Urbanization estimates shouldn’t be exaggerated

Urbanization figures released by the European Commission in July are wrong, according to a team of researchers at New York University. They calculate that no more than 60 per cent of the world’s population lived in cities in 2015, far less than the 84 per cent cited by the European Commission for 2018.

While migration from rural to urban areas is accelerating and cities are growing rapidly, a team of researchers at the New York University Marron Institute of Urban Management caution against overestimating the urbanization trend. More specifically, they argue that figures released by the European Commission in July – concluding that 84 per cent of the world’s population now resides in urban areas, rather than the 55 per cent estimated by the UN Population Division in 2018 – are outright wrong.

According to the researchers, the European Commission figures are incorrectly calculated. What’s more, the low “urban density threshold” adopted by the European Commission dilutes the meaning of “urban” by including entire cropland regions as well as more lightly populated fringe areas of cities, according to an article in TheCityFix. As a result, the European Commission overestimates the footprints of cities and exaggerates their size.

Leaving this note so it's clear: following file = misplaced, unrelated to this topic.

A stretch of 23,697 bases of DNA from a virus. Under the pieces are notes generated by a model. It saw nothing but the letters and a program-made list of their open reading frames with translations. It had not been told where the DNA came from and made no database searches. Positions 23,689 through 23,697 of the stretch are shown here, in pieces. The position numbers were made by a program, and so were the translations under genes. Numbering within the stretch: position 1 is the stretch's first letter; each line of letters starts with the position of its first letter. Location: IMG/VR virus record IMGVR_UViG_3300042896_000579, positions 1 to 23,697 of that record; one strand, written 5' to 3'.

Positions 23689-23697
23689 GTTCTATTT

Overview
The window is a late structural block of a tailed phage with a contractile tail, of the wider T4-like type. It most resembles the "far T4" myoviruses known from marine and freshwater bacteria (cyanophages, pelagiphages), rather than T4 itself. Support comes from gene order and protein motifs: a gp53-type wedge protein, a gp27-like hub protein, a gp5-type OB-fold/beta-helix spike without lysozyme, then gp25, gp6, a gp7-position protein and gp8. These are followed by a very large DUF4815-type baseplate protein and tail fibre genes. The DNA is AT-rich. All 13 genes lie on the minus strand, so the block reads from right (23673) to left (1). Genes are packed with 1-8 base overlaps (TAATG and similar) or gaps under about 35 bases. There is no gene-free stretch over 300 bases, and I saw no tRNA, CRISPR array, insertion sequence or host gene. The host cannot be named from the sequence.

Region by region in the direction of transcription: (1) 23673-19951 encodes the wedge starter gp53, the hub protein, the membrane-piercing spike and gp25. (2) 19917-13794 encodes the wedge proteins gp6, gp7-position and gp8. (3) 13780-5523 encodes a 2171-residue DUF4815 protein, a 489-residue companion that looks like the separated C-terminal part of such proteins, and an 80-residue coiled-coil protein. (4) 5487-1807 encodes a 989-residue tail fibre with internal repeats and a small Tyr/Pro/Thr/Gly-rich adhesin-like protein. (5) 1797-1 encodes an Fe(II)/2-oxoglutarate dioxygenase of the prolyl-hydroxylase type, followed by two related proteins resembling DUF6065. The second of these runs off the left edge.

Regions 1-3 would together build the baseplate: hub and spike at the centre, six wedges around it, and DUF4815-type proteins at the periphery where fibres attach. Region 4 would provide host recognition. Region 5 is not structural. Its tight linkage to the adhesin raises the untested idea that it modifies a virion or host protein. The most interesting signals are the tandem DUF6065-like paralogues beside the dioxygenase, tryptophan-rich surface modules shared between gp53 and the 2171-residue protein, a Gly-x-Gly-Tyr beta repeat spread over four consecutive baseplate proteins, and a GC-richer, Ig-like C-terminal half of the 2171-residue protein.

The difference between 60 per cent and 84 per cent has important policy implications. As the researchers argue, if one believes the European Commission’s estimates, then the urbanization age is basically over and the focus should be on densifying existing cities. However, if one takes the lower estimate, then “we still have a window of opportunity” to prepare cities “for their inevitable and massive expansion in the decades to come, all while making cities more productive, more inclusive, more sustainable and more climate-resilient”.

Image credit: Bernd Thaller via Flickr

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